Dr. Mike McGrady
Mike is an avian ecologist who has worked mostly on raptors for the past (almost) 40 yrs. That work has occurred in the Americas, Europe, Asia and Africa. Mike received his B.Sc. from Davidson College, and his PhD from Edinburgh University. He has worked for conservation and research NGOs, governments, and in academia; he founded Natural Research, a research charity and ecological consultancy company in Scotland. In recent years he has been an independent avian researcher and consultant. Consultancies have mostly focused on wind energy, but have included road, harbour, waste management, electricity distribution infrastructure and conservation projects. Currently, Mike has research projects on vultures, falcons and eagles that are resident or migrant visitors to the Middle East and the Horn of Africa. He has long-term research projects on Steller’s eagles in Russia and Peregrine falcons in Scotland.
Dr. William S. Seegar
WILLIAM S. SEEGAR received his B.A. from the College of Wooster, Ohio, and his Ph.D. in Pathobiology from The Johns Hopkins University School of Hygiene and Public Health. Dr. Seegar was the recipient of a National Research Service Award at Johns Hopkins; was a NATO Research Fellow at The Wildfowl Trust at Slimbridge and Oxford University, England; and while a scientist for the United States Department of Defense received the Civilian Research and Development Award for management of the Bird-Borne Program at Applied Physics Laboratory, Johns Hopkins University. His management of this program lead to the development and fielding of the first satellite based tracking device for birds which was accomplished in 1983.
He is currently retired from the U.S. Army Edgewood Research and Development Center where he developed interface capabilities between space-based tracking and monitoring systems and the rapidly evolving field of computer-based geographic information systems for natural resource management and conservation. He founded the LLC technology company, North Star Science and Technology and co-founded the not-for-profit company, Earthspan. He currently is the CEO at Earthspan where in his retirement continues his research of the North American, Tundra Peregrine falcon.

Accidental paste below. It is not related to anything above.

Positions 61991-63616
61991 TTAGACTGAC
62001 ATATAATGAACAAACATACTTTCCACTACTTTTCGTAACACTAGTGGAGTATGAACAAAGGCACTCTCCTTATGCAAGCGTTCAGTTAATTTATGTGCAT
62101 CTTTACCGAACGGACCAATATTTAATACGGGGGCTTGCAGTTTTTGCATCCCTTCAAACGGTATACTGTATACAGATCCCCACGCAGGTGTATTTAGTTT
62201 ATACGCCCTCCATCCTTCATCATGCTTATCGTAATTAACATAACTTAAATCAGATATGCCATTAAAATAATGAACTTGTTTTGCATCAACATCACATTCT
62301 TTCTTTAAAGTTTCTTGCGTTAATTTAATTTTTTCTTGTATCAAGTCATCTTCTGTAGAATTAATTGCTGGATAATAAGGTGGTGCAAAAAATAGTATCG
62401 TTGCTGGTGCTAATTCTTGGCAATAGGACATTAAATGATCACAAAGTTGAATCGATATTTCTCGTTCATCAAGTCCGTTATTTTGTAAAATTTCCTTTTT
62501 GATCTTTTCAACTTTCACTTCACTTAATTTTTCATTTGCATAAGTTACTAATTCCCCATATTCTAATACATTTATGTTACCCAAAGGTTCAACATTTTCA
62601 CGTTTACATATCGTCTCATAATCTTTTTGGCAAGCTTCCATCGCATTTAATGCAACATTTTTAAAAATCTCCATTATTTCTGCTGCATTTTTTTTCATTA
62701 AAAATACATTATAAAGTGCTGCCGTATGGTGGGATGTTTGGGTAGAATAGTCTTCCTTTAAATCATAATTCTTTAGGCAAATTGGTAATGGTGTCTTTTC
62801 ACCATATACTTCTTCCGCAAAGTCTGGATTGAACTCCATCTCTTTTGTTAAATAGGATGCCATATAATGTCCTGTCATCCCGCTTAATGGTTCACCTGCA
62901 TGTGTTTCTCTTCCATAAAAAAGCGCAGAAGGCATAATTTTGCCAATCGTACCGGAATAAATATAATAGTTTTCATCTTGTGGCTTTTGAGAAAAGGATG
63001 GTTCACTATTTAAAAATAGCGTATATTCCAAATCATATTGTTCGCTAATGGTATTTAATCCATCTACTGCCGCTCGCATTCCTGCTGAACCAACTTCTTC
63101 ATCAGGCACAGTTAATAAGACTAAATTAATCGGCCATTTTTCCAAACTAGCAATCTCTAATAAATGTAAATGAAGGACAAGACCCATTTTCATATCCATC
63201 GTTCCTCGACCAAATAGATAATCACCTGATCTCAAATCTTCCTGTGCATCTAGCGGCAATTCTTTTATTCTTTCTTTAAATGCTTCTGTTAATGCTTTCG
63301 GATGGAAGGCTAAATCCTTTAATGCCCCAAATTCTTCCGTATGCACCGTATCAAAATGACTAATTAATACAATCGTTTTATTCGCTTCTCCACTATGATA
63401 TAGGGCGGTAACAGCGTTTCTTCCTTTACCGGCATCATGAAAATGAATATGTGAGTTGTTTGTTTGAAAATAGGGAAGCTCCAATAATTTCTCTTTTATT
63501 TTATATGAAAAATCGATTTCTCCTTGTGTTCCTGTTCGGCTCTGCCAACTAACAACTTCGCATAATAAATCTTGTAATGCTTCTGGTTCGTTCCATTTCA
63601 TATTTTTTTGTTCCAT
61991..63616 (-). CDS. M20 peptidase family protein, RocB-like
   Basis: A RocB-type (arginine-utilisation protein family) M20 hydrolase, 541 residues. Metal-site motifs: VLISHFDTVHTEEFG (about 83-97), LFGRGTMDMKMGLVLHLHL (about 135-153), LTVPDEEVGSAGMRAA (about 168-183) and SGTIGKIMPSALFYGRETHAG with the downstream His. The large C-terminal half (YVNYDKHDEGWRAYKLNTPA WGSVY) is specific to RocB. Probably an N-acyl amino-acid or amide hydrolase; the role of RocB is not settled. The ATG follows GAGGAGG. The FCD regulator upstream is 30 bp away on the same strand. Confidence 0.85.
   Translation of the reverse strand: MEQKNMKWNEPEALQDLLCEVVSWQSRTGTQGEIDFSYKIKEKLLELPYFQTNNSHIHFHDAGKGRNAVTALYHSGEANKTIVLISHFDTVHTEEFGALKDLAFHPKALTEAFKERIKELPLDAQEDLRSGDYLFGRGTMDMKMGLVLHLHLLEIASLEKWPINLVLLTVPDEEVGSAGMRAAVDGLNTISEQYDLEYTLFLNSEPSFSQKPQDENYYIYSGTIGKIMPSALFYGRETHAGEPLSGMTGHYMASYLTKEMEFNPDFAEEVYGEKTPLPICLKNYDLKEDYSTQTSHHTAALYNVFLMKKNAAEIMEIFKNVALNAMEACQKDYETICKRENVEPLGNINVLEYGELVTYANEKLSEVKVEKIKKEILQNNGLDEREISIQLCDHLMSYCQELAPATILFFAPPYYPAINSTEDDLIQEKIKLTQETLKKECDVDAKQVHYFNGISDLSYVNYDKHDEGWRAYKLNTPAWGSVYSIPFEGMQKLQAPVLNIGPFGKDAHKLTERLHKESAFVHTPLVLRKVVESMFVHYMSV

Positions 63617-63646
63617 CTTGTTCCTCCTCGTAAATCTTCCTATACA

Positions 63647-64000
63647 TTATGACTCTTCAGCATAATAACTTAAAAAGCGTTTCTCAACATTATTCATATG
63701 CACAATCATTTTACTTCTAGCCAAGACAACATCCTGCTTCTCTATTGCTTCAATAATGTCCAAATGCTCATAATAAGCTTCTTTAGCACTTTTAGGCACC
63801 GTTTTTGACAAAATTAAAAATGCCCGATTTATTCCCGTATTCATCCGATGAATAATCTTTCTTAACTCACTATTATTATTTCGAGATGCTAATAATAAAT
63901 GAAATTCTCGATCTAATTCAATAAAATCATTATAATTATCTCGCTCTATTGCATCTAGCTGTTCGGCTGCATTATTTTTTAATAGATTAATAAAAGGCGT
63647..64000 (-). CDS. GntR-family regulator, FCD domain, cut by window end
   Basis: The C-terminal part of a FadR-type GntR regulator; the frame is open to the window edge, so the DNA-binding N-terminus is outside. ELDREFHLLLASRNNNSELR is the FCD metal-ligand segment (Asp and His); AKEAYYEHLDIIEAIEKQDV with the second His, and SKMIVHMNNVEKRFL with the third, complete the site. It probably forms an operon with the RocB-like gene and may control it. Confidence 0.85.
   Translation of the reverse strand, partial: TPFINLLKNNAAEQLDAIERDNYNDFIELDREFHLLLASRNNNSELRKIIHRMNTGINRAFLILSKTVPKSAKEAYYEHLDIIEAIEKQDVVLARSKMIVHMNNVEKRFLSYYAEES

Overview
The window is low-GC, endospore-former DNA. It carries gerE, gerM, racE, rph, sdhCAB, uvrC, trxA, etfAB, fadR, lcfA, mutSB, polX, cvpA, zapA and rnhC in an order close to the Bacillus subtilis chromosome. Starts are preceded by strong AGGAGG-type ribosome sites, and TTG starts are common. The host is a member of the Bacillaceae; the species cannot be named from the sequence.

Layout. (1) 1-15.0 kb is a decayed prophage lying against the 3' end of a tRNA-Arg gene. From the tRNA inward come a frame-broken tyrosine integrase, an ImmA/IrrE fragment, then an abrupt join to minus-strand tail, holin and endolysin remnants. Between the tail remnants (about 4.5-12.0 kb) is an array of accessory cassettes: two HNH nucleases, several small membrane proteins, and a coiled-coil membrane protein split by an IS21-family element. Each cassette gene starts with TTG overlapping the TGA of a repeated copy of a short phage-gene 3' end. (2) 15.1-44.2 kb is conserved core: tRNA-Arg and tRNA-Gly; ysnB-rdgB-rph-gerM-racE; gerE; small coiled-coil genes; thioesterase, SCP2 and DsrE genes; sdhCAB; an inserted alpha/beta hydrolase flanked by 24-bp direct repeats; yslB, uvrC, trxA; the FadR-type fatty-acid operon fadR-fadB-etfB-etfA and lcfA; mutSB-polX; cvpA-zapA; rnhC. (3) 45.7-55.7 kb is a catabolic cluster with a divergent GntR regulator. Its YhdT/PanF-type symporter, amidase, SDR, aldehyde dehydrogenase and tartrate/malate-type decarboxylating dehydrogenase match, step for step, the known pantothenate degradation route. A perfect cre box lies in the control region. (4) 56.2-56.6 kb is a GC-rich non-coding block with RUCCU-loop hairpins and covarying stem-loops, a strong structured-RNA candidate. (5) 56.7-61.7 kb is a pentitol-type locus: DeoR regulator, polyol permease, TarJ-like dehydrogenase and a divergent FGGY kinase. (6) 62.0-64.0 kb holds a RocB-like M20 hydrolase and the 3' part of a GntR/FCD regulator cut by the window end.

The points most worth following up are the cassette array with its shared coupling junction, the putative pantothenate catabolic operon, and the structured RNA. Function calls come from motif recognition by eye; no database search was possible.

Mr. Yates has conducted studies in various U.S. states, Canada, Greenland, and Russia. Species involved have included the peregrine falcon, gyrfalcon, golden eagle, ferruginous hawk, Swainson’s hawk, and various other hawk and falcon species, greater sage-grouse, common loon, American white pelican, brown pelican, white-faced ibis, bighorn sheep, pronghorn and feral horse. His helicopter and fixed-wing surveys of game species and cliff nesting raptors encompass hundreds of hours. He has collected, processed and appropriately archived thousands of biological samples from captured individuals. He has served as Principal Investigator or Co-investigator in many of these studies, and authored or co-authored many peer-reviewed publications.
A Lifetime in the Making
The idea for Cell Tower Osprey Management, LLC (CTOM) was “hatched” by current Principal and owner Kathy Maechtle’s late husband, world-renowned raptor biologist Tom Maechtle.
Specializing in avian migration studies, the majority of Tom’s research followed the sojourning Peregrine Falcon—from the arctic cliffs of Greenland to the southern coast of Chile. Along the way he cultivated relationships with esteemed scientists and fellow researchers, leaving his professional mark on the nascent avian satellite telemetry technology studies of the 90s.
Tom honed his research skills under the tutelage of respected avian scientists like Drs William G. Mattox, William S. Seegar, and Mark Fuller, becoming a leading raptor research biologist and building a personal board of advisors who shared their knowledge and wide-ranging resources.
Fellow researcher Bud Anderson, recently invented the patented Osprey Nest Excluder (ONE) to prevent Ospreys from nesting on cell towers near airports. While collaborating with Bud to market the ONE, they discovered a void in the telecommunications industry’s understanding of nesting birds and the regulations that protect them.
Tom successfully developed a plan, bridging the industry’s knowledge gap with education and best practices guidelines, shortly before his untimely death in December of 2016.
After a brief re-calibration, Bud and Kathy forged on to fulfill the product and service commitments made by Tom. It is in his honor that CTOM (“See Tom”) thrives.